6. ‘Professor Love of Santa Clara and is also signed by Professors Bessen,Goldman, Ghosh, Lemley, Meurer, Samuelson, Sprigman, and others’As in Love’s bio, it is common for profs to moonlight for industry. In this case he and the others have one thing in common -the word on the street is they all are paid puppets for some of the world biggest invention thieves.Just because they call it patent “reform” doesn’t mean it is.All this patent ‘reform’ talk is mere dissembling by China, huge multinational thieves and their paid puppets -some masquerading as reporters, some in Congress, the White House and elsewhere in the federal government. They have already damaged the American patent system so that property rights are teetering on lawlessness. Simply put, their intent is to legalize theft -to twist and weaken the patent system so it can only be used by them and no one else. Then they can steal at will and destroy their small competitors AND WITH THEM THE JOBS THEY WOULD HAVE CREATED. Meanwhile, the huge multinationals ship more and more American jobs to China and elsewhere overseas.Do you know how to make a Stradivarius violin? Neither does anyone else. Why? There was no protection for creations in his day so he like everyone else protected their creations by keeping them secret. Civilization has lost countless creations and discoveries over the ages for the same reason. Think we should get rid of or weaken patent rights? Think again.Most important for America is what the patent system does for America’s economy. Our founders: Jefferson, Franklin, Madison and others felt so strongly about the rights of inventors that they included inventors rights to their creations and discoveries in the Constitution. They understood the trade off. Inventors are given a limited monopoly and in turn society gets the benefits of their inventions (telephone, computer, airplane, automobile, lighting, etc) into perpetuity and the jobs the commercialization of those inventions bring. For 200 years the patent system has not only fueled the American economy, but the world’s. If we weaken the patent system we force inventors underground like Stradivarius and in turn weaken our economy and job creation. For a robust economy America depends on a strong patent system accessible to all -large and small, not the watered down weak system the large multinationals and China are foisting on America.For the truth, please see http://www.truereform.piausa.olink to facebook.comlink to piausa.wordpress.comlink to cpip.gmu.edu

  7. DennisI’m amazed that this group would put this kind of ethically challenged statement in writing:”…In closing, we also wish to stress that as scholars and researchers we have no direct financial stake in the outcome of legislative efforts to reform our patent laws. We do not write on behalf of any specific industry or trade association. Rather, we are motivated solely by our own convictions informed by years of study and research that the above proposals will on net advance the best interests of our country as a whole. We urge you to enact them.”Wow, they are just disinterested “scholars” looking out for the best interests of the country. How benevolent! Note the multiple obfuscations here: “no DIRECT financial stake…” and “WE” are not writing on behalf of any group, but leaving the obvious escape hatch they each individually represent one or more large corporate infringers or anti-patent entities.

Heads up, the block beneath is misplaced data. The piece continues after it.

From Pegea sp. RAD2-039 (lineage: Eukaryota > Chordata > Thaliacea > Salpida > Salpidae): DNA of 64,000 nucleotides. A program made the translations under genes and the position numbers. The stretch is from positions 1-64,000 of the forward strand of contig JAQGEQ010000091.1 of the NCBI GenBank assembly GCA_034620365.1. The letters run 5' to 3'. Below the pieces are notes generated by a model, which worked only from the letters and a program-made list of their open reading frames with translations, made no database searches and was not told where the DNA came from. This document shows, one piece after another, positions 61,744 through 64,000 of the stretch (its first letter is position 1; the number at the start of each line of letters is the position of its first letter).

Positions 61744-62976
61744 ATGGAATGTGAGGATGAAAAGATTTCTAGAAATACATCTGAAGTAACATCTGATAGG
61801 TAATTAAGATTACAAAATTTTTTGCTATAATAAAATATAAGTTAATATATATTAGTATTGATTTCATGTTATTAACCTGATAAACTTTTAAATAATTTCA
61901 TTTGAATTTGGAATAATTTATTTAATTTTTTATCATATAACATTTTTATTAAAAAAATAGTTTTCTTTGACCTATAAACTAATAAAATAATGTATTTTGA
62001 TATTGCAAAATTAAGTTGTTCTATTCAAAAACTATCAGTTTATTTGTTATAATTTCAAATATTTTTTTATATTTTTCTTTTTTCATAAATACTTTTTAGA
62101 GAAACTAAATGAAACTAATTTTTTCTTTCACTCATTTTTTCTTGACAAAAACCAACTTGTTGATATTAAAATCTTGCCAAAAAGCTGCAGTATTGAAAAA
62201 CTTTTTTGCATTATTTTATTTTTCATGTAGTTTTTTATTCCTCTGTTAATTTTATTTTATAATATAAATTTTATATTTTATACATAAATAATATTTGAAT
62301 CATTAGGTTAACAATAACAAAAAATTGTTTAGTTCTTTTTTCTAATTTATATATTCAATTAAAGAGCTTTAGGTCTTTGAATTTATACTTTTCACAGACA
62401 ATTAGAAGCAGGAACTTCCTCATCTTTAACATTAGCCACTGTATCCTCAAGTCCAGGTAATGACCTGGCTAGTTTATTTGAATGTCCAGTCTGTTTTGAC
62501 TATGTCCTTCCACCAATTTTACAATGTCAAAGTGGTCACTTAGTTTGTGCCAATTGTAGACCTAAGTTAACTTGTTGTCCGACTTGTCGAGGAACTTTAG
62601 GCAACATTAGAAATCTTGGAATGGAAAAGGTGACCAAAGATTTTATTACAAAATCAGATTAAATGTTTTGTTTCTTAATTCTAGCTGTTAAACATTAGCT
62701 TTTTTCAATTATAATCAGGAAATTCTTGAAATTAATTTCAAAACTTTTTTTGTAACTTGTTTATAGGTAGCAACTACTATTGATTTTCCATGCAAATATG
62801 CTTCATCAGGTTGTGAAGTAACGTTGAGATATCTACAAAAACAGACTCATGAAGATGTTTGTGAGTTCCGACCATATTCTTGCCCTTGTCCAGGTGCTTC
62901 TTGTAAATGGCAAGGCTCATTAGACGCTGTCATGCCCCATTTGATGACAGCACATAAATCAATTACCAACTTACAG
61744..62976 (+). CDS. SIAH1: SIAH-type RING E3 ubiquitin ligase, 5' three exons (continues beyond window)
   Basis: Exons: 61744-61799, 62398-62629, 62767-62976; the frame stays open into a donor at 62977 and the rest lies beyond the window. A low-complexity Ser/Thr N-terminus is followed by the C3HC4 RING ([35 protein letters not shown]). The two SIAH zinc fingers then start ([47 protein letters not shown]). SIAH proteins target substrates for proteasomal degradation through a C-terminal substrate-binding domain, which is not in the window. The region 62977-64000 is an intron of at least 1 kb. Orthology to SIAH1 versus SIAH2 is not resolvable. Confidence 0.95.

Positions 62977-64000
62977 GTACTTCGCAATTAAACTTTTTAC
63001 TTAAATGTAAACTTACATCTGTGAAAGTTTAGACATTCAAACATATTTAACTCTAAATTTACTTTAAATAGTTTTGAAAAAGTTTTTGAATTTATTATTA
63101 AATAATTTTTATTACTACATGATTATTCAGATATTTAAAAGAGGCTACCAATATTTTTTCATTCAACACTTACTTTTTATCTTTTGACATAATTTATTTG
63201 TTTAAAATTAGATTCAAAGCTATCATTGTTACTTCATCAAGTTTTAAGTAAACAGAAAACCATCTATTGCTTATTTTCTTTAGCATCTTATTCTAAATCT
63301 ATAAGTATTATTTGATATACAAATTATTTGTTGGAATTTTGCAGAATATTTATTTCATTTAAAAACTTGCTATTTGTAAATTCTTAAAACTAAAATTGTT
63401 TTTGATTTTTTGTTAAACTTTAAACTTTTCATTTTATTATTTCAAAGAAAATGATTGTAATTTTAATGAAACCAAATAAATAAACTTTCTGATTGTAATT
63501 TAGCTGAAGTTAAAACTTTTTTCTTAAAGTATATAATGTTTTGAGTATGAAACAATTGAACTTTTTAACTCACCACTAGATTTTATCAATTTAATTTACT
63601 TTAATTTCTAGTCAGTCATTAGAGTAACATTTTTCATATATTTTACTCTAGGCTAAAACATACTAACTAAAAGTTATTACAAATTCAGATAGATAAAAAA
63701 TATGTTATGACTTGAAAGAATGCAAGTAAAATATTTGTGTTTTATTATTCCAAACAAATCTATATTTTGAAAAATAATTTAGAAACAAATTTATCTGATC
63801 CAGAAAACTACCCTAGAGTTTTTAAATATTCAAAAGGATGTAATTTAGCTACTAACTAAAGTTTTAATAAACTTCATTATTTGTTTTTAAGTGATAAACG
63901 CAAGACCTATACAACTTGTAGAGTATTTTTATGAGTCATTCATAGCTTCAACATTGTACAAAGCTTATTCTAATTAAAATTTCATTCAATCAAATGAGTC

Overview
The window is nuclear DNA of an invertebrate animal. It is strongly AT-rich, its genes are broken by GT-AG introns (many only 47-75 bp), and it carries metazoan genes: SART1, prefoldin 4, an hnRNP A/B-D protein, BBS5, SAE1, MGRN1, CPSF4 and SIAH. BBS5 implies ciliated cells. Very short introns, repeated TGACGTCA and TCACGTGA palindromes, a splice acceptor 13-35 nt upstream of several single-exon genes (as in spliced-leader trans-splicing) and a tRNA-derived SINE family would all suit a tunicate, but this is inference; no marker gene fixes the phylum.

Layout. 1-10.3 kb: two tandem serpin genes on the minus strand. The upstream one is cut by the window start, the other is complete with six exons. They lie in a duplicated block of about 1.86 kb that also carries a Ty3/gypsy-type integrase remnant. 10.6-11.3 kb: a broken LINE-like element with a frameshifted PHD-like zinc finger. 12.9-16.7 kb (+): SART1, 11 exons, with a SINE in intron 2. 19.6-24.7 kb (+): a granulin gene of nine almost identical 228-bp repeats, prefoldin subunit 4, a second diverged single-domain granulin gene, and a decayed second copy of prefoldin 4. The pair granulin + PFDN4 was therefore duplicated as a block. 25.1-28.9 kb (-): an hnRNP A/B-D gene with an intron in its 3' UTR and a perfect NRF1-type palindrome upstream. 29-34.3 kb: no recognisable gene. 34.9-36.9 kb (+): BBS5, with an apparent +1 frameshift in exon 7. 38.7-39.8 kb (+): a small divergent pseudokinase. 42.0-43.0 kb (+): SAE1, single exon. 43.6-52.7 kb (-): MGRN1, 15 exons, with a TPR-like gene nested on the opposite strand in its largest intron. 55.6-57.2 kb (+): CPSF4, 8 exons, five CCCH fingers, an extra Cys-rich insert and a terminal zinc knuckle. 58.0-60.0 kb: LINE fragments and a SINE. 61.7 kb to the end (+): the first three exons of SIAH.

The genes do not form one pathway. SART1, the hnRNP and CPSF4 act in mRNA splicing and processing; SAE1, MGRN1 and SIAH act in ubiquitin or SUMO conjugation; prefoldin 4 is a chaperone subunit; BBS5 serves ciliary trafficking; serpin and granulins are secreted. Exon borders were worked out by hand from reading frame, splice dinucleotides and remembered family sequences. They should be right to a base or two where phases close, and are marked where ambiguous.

1. Just for amusement value, I thought I’d start to check out the list. To not be biased, I simply started at the top, using the first name, in alphabetic order. So here’s Prof Allison’s bio, the first unbiased, disinterested “scholar and researcher” on the list:John R. Allison – The University of Texas at Austin, McCombs School of Business link to mccombs.utexas.edu…You can’t surf the Internet without tripping over one of Prof Allison’s many pro-large corporate “studies” demonizing patent owners and PAEs. He was apparently sponsored recently to conduct an “independent” survey like this most recent gem for the Korean Semiconductor Industry association, which, predictably complains that people with patents frequently sue …his clients.link to ftc.gov…”…In line with the increased scholarly focus on the impact of PAE activity on high technology industries in particular, the KSIA commissioned in 2011 a third-party study to address the effects of NPE patent litigation on the semiconductor industry specifically. This study was conducted by Dr. John R. Allison… the author of several previous landmark studies on the impact of patent litigation on certain high technology sectors.”I guess putting down “high paid consultant supporting large Korean company infringers” as an affiliation (instead of “scholar and researcher” at UT wouldn’t have been quite as …. impressive? Who wants to do the next person on the list? I’m willing to do the lot if necessary, but we should crowdsource the expose of these anti-patent charlatans posing as disinterested academics.

      1. Lots of sleight of hand in the letter itself.Note that while our founding fathers wanted the US patent system to encompass what as only lately been denigrated as “Trolls,” (see the award winning journalism mentioned at link to patentdocs.org… ), the professors here only reference the theoretical possibility that “Trolls” may do some good. – this in addition to the previous point that the so-called ‘Trolls’ bust patent thickets.